Welcome him, charge it to me. Thirdly, refresh my heart. Verse 20, I do wish, brother, that I may have some benefit from you in the Lord. Yes, brother, is how the Greek begins. Yes, brother.

It's almost as if he is thinking as he goes along, and he says what he said, and then he says, Yes, brother, gathering up all that is gone before. I'd like some benefit from you. Interestingly, the word here for benefit, oniamen, is derived from the same root as the word Onesimus.

Okay? If you think about it, Onesimus means useful, oniamen means benefit, and so he is continuing his pun. He's already said, Onesimus, whose name means useful, was useless, Christ has made him useful again, and he's coming back to you. And by the way, I would like you to give me some benefit, and I'm appealing to you as my brother. As my brother. As a partner, verse 17. As a brother. This is the Christian family, loved ones. This is what it actually means to be in Christ. It's not a private matter to be in Christ. It is a personal matter, but it isn't private. When we are brought into Christ, we're brought into a whole family of people, and they are our brothers and sisters. Funny ones, weird ones, nice ones, ugly ones, distasteful ones—all kinds.

You know, whatever cap fits, put it on at whatever hour of the day. We are family in Christ. There are some profound implications that accompany being a part of God's family, as we'll see tomorrow as we listen to part two of this message on Truth for Life with Alistair Begg. As many of you know, this letter to Philemon that we are studying is one of many letters written by the Apostle Paul during years that he was in prison.

He wrote to local churches and also wrote to other individuals. It was in his letter to Timothy that Paul explained that all of Scripture is God-breathed, it's inspired, and it's profitable for teaching. That's the reason we teach directly from the Bible on Truth for Life. In fact, it's our mission to open the Scriptures every day so that those who listen might come to understand exactly what God's word says and means. We trust that God will use the Bible teaching on this program to help unbelievers become followers of Jesus, that he will further establish believers in their faith, and that as a result pastors and local churches will be encouraged and strengthened.

That's the mission you're supporting when you partner with us at Truth for Life financially. And to show our thanks for your giving today, we'd like to send you a book by Alistair Begg called Pray Big, Learn to Pray Like an Apostle. I'm sure that by now you've heard me mention that this wonderful little book by Alistair looks at the Apostle Paul's prayers for the believers in Ephesus. This book highlights five key qualities that we find in Paul's bold prayers. But it's one thing to study the pattern for prayer, it's another thing to put that into practice. That's why we're including along with the book a study guide to help you or your small group apply the teaching from this book one step at a time. There's also a brief prayer at the end of each chapter in this book. You can pray the prayer exactly as it's written or use it as a model to inspire you as you put your own words to prayer, asking God to work in big, bold ways. Don't wait to request your copy of the book Pray Big.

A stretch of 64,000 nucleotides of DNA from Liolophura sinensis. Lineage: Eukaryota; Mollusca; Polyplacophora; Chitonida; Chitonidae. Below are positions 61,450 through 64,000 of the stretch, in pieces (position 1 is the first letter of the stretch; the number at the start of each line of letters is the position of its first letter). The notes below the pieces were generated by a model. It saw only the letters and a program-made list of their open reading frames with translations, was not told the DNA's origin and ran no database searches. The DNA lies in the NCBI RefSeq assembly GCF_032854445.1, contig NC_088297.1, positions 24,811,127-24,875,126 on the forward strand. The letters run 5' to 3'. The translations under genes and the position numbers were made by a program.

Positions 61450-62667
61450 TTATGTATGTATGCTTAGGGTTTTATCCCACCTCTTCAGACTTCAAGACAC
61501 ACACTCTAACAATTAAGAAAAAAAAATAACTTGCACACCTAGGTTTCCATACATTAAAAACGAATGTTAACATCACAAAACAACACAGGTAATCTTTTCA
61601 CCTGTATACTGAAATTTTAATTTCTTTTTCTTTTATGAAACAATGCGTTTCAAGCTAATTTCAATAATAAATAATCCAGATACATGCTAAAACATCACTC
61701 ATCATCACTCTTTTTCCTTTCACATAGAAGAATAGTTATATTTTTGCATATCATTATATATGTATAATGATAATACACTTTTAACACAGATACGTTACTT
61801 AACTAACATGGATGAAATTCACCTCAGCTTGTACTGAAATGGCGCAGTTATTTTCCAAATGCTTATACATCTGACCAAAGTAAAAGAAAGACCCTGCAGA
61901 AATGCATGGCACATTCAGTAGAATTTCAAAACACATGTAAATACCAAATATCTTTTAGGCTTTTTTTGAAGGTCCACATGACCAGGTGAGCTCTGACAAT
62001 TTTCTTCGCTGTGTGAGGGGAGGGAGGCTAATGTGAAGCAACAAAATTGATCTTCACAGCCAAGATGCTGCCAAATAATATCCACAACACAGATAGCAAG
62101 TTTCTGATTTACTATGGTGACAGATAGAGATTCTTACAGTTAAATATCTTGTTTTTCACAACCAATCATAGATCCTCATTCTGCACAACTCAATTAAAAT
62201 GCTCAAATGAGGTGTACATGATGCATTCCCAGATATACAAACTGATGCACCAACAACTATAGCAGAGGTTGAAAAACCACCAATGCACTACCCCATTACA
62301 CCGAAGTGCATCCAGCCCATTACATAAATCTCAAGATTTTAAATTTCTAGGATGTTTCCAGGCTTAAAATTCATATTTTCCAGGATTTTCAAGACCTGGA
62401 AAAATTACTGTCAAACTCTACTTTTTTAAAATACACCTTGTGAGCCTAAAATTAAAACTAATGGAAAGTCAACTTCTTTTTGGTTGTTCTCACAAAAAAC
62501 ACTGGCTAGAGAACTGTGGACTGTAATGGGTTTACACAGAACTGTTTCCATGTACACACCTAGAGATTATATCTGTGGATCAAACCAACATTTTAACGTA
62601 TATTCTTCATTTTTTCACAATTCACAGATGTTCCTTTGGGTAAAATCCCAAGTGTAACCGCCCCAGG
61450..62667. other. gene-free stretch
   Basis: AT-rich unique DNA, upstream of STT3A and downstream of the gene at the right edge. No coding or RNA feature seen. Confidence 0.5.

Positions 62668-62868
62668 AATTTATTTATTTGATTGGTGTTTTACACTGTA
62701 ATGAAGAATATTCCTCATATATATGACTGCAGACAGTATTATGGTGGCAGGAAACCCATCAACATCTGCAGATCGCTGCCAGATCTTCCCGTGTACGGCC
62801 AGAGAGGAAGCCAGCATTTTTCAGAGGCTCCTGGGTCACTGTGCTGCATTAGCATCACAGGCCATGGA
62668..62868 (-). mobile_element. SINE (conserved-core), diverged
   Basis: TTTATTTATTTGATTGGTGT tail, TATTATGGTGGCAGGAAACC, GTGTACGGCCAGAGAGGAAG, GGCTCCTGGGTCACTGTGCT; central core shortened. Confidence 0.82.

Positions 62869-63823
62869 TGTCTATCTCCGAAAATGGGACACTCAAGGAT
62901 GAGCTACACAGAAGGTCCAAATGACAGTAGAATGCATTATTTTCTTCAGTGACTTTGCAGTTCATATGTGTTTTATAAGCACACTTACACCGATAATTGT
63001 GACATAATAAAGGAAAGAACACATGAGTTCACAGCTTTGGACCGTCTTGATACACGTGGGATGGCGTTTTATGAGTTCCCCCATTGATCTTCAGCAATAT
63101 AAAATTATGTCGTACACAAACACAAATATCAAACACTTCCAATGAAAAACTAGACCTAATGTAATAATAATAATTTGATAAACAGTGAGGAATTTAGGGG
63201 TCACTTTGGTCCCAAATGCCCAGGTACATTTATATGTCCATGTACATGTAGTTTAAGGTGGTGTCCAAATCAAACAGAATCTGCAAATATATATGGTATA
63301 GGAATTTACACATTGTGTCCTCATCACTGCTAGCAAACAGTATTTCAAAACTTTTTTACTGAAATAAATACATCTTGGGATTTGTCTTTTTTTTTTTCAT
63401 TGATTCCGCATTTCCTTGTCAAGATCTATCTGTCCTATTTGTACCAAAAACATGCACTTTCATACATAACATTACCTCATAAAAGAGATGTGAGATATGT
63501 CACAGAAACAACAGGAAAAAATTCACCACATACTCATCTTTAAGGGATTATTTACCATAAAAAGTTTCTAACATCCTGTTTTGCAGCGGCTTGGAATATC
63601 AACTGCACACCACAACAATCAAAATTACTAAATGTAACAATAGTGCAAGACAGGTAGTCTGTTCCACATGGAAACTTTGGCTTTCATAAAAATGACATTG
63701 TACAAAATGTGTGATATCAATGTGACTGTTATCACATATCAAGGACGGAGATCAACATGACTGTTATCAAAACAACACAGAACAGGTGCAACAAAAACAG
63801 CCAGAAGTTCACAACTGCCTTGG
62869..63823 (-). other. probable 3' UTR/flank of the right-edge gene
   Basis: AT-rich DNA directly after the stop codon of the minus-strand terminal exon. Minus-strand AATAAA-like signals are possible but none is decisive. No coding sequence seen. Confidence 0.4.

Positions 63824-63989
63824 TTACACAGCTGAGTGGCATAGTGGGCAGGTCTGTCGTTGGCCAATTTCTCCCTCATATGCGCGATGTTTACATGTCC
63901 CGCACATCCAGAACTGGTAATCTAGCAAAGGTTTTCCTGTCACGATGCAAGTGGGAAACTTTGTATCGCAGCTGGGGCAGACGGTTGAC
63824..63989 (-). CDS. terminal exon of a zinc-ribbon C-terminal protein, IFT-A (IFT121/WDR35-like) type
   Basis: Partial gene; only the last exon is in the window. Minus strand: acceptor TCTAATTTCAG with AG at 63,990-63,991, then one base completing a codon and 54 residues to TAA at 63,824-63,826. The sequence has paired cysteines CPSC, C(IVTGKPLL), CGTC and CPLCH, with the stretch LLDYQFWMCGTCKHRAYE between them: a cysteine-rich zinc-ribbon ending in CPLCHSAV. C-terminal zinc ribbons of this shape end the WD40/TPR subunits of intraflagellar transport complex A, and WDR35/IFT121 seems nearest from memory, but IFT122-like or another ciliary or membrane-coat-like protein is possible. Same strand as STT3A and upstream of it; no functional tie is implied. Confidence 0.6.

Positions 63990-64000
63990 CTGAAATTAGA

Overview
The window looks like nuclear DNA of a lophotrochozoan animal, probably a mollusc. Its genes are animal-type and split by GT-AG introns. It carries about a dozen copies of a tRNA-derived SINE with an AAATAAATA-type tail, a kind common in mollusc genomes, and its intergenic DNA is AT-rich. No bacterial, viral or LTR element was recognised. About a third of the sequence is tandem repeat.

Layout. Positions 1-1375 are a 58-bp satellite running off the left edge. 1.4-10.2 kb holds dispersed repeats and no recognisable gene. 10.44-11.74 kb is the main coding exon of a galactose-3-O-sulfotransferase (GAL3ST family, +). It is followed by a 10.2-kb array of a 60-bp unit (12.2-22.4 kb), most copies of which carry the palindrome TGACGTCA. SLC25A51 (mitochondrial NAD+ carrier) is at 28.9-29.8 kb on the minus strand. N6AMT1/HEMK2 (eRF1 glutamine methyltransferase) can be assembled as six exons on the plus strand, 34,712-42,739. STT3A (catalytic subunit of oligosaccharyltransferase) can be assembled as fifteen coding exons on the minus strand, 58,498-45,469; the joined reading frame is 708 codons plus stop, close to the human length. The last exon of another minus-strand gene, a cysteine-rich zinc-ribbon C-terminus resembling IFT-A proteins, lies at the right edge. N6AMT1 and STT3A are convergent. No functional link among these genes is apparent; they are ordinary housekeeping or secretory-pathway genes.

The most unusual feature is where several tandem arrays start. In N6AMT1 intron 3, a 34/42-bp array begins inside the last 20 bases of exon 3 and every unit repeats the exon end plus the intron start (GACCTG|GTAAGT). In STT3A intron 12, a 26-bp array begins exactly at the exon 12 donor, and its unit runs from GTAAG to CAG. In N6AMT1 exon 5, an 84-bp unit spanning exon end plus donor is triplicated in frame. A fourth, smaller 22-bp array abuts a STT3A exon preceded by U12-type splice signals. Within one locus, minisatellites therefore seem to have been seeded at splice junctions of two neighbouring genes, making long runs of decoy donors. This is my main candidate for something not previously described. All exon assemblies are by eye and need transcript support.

It's only available a couple of more days. You can make a generous one-time donation by tapping the image you see on the mobile app or you can visit slash donate or call us at 888-588-7884. Again that's 888-588-7884. If you'd rather mail your donation along with your request for the book, write to Truth for Life at P.O. Box 398000, Cleveland, Ohio 44139. By the way, you can also purchase a copy of the audiobook version of the book Pray Big. It's read by Alistair.

You can download it or we'll send it to you on a USB drive. Simply visit slash store for more details. I'm Bob Lapine. Thanks for listening. Join us again tomorrow as we learn why it's important to be intentional about the words we choose to use around our Christian brothers and sisters. The Bible teaching of Alistair Begg is furnished by Truth for Life, where the Learning is for Living.
Whisper: medium.en / 2023-09-19 04:23:27 / 2023-09-19 04:32:02 / 9